"If you are retired before 20 years, you get not one dime if you are an enlisted person," Chescavage said. "They'd lose their jobs, their homes and their medical benefits."

A flurry of legislation proposed in Congress during the last several months makes it likely that officers involuntarily dismissed from the service will receive severance pay.

It is unclear, however, whether these benefits will be extended to lower-ranking soldiers who generally have less education and fewer job options in the civilian world.

Despite the daunting prospects of cutbacks and slowed promotions, Richard Gomez, a 31-year-old drill sergeant at Fort Belvoir, said he feels certain his career path in the military won't be sidetracked by the cuts.

"I'm not afraid for my job," Gomez said. "I've made it to sergeant first class in 11 years, when other guys have taken 14 to 15 years. They're going to have to fight to get me out of the Army.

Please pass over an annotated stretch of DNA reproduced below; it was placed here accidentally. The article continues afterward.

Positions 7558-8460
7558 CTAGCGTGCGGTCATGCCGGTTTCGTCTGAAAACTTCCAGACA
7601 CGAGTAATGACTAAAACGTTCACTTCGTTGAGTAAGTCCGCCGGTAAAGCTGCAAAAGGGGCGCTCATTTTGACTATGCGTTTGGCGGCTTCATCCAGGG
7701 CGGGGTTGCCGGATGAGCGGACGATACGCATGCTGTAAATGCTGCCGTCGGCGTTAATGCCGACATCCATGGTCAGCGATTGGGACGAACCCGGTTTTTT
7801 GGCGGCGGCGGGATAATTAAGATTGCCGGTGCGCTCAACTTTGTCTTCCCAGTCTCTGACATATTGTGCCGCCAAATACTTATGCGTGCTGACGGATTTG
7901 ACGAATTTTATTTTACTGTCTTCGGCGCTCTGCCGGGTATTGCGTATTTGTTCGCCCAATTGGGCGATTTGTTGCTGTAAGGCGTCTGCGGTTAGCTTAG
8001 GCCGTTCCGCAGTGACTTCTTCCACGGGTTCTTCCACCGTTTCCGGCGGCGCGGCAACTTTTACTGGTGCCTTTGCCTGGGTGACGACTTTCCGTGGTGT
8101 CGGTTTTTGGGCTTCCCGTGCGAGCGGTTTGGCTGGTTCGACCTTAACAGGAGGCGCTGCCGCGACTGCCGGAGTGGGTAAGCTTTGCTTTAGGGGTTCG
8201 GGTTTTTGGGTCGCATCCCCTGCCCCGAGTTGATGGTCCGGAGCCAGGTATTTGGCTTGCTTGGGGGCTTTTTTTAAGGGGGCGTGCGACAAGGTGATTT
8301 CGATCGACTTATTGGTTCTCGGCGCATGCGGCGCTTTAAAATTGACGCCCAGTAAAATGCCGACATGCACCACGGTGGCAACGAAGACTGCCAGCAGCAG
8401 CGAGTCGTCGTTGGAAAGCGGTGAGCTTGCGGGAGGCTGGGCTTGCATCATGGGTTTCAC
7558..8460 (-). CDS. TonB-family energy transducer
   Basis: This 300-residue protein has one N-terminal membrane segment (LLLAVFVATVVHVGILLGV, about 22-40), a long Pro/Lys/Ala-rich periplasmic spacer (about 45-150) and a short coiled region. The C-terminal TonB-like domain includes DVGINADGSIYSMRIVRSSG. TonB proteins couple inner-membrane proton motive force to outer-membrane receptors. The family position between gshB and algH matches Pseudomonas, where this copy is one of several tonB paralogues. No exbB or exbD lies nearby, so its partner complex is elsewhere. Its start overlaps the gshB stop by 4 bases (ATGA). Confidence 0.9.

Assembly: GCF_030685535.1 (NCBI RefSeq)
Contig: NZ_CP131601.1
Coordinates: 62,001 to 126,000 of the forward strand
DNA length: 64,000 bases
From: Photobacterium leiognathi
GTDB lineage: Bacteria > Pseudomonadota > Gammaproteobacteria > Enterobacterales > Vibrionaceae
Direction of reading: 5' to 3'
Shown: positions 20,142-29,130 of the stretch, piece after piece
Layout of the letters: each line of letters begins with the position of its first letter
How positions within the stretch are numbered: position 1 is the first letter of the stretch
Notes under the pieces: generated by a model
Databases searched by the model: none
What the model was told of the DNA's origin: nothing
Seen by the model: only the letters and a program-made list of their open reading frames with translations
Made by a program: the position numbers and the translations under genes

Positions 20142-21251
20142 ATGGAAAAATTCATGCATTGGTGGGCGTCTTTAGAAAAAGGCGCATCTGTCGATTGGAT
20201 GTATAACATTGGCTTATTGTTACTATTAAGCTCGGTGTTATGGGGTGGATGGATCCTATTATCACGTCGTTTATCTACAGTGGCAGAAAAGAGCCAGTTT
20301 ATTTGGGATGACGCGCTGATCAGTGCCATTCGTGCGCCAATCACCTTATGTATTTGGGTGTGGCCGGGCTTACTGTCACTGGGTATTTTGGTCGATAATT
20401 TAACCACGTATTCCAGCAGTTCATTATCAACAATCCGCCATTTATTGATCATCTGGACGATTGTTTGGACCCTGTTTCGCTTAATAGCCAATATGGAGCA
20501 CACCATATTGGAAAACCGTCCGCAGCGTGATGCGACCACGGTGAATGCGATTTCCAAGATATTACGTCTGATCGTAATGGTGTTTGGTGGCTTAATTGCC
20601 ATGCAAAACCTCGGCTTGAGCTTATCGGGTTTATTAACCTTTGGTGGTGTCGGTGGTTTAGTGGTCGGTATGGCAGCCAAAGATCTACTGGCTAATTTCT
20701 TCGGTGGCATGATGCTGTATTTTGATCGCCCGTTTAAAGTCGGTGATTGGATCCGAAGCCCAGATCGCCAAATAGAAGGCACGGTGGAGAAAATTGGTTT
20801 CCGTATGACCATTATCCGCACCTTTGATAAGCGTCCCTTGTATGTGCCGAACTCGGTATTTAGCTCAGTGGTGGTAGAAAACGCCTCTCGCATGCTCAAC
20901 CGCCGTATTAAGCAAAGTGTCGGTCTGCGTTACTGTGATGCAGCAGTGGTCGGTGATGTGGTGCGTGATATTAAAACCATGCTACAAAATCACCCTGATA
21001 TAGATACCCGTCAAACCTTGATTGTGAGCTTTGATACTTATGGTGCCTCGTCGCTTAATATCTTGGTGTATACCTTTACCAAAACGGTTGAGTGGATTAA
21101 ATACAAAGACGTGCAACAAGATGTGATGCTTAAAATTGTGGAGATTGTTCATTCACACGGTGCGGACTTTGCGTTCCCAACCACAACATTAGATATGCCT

"The competition's going to get harder, but if you work hard, there are always ways around it."

Chescavage said such talk is common on military bases these days.

"There is a lot of denial," she said. "There's a lot of self-protection going on. People are saying, 'It's not going to happen to me. They're going to cut the next guy.' "

Some soldiers say they will not wait around for the Army to tell them to leave.

"I had given some thought to doing 20 years," Lamar-Garth said. "But I can't risk getting to 15 and then getting booted out.

"I'd rather be the captain of my own ship and go back to the civilian sector. At least that way I'd have a little bit of control of my life."